How milk products help meet calcium needs
Research shows that eating milk products such as milk, cheese and yogurt, which are reliable sources of calcium and other bone building nutrients, can make a real difference to bone health throughout life.3 According to the 2016 position statement from the U.S. National Osteoporosis Foundation, calcium, vitamin D and milk products are important for achieving peak bone mass in young adulthood, which is a key predictor of osteoporosis and fractures later in life.3 Eating three typical servings of milk products a day goes a long way towards meeting daily needs for calcium.
Calcium content of some common foods10
|FOOD||SERVING SIZE||CALCIUM (mg)|
|Milk (whole, 2%, 1%, skim)||250 mL (1 cup)||310|
|Cheddar cheese||50 g (1.5 oz)||337|
|Mozzarella cheese||50 g (1.5 oz)||288|
|Yogurt, plain||175 mL (3/4 cup)||272|
|Yogurt, flavoured||175 mL (3/4 cup)||206|
|Greek yogurt*||175 mL (3/4 cup)||170-500|
|Kefir, plain||250 mL (1 cup)||267|
|Bok choy||125 mL (1/2 cup)||84|
|Kale||125 mL (1/2 cup)||49|
|Broccoli||125 mL (1/2 cup)||33|
|NUTS AND SEEDS|
|Almonds||60 mL (1/4 cup)||97|
|Sesame seeds||60 mL (1/4 cup)||23|
|Edamame||125 mL (1/2 cup)||138|
|White beans||125 mL (1/2 cup)||85|
|Red kidney beans||125 mL (1/2 cup)||26|
|Hummus||30 mL (2 tbsp)||12|
|Canned sardines with bones||75 g (2.5 oz)||286|
|Canned salmon with bones||75 g (2.5 oz)||212|
|Calcium-fortified plant-based beverages†||250 mL (1 cup)||318|
|Tofu, regular, firm or extra firm (prepared with calcium sulphate)‡||85 g (3 oz)||171|
*The calcium content of Greek yogurt varies according to the brand.
†Some plant-based beverages are fortified with calcium. The value presented is an average. However, they may not be a reliable source of calcium.
‡The calcium content of calcium-set tofu varies according to the brand and depending on the type of tofu.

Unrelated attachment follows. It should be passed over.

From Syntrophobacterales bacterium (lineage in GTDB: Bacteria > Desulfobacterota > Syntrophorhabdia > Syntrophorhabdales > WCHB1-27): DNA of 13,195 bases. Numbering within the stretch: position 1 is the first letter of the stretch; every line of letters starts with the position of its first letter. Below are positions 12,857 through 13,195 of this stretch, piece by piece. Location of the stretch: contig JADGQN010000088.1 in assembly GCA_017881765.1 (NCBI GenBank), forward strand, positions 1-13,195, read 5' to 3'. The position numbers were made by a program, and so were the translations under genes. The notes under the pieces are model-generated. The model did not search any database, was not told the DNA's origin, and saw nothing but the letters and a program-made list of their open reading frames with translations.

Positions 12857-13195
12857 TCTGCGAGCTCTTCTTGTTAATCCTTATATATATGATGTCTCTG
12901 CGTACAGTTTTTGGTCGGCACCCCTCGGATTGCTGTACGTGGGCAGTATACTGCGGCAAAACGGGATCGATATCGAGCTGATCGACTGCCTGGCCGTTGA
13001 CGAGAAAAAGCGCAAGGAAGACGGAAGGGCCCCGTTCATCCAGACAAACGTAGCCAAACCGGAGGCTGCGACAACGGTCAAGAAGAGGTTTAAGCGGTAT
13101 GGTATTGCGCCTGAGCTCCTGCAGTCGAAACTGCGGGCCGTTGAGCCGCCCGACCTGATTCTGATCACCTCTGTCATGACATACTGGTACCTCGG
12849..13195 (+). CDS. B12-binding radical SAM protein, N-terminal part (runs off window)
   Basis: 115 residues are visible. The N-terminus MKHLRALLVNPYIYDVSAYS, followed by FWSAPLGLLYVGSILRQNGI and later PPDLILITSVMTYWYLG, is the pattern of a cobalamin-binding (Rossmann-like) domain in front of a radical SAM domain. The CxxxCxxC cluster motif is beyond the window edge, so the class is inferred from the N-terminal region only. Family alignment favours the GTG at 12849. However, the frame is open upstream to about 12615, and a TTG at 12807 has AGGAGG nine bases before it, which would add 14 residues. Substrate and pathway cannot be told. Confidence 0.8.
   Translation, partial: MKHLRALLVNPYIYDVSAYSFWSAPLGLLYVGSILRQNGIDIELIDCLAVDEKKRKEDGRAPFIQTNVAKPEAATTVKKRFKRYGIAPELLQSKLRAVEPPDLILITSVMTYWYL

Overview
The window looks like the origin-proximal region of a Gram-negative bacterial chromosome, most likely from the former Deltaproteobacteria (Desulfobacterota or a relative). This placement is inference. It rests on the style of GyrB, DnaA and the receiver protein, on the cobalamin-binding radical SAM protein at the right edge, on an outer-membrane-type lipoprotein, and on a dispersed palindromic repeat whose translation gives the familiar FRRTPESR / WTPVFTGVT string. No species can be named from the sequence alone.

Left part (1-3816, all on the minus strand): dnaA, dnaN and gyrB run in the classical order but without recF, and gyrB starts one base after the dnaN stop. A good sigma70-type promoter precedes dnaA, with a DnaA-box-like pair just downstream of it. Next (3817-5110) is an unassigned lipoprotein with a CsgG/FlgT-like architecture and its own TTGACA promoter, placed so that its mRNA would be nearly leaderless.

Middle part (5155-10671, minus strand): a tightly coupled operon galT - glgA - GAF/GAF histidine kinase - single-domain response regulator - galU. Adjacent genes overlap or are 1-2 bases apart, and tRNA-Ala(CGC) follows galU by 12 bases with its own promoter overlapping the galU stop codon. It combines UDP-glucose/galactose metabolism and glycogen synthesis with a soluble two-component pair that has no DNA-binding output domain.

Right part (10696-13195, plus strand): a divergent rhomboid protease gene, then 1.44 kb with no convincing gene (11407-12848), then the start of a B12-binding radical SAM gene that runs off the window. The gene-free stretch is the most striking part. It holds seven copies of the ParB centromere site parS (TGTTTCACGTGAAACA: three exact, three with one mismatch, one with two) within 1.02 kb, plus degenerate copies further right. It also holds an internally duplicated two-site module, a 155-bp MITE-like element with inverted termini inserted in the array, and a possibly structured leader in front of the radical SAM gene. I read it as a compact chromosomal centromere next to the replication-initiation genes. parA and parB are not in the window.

The calcium added to plant-based beverages may not be as well absorbed as the calcium naturally found in cow’s milk and it tends to settle at the bottom of the container, even after vigorous shaking.Learn more about why milk products are the most reliable source of calcium here
- Institute of Medicine. Dietary Reference Intakes for calcium and vitamin D. Washington, DC: National Academy Press, 2011.
- Health Canada. 2016. Evidence review for dietary guidance: Technical report 2015.
- Weaver CM et al. The National Osteoporosis Foundation’s position statement on peak bone mass development and lifestyle factors: A systematic review and implementation recommendations. Osteoporos Int 2016;27:1281-1386.
- World Health Organization and Food and Agriculture Organization of the United Nations. Vitamin and mineral requirements in human nutrition – Second edition: Report of a joint FAO/WHO expert consultation, Bangkok, Thailand 21-30 September 1998. Chapter 4 Calcium – Table 4.2. Geneva, Switzerland: WHO/FAO. 2004.
- Villa-Etchegoyen C et al. Mechanisms involved in the relationship between low calcium intake and high blood pressure. Nutrients 2019;11(5):1112.
- Terrar DA. Calcium signaling in the heart. Adv Exp Med Biol 2020;1131:395-443.
- Ilich JZ et al. Role of calcium and low-fat dairy foods in weight-loss outcomes revisited: results from the randomized trial of effects on bone and body composition in overweight/obese postmenopausal women. Nutrients 2019;11(5):1157.
- Vatanparast H et al. Calcium intake from food and supplemental sources decreased in the Canadian population from 2004 to 2015. J Nutr 2020;150(4):833-841.
- Osteoporosis Canada. Fast facts. www.osteoporosis.ca. Accessed June 23, 2021.
- Health Canada. 2015. Canadian Nutrient File. https://food-nutrition.canada.ca/cnf-fce/index-eng.jsp. Accessed August 25, 2021.
- Chalupa-Krebzdak S et al. Nutrient density and nutritional value of milk and plant-based milk alternatives. Int Dairy J 2018;87:84-92.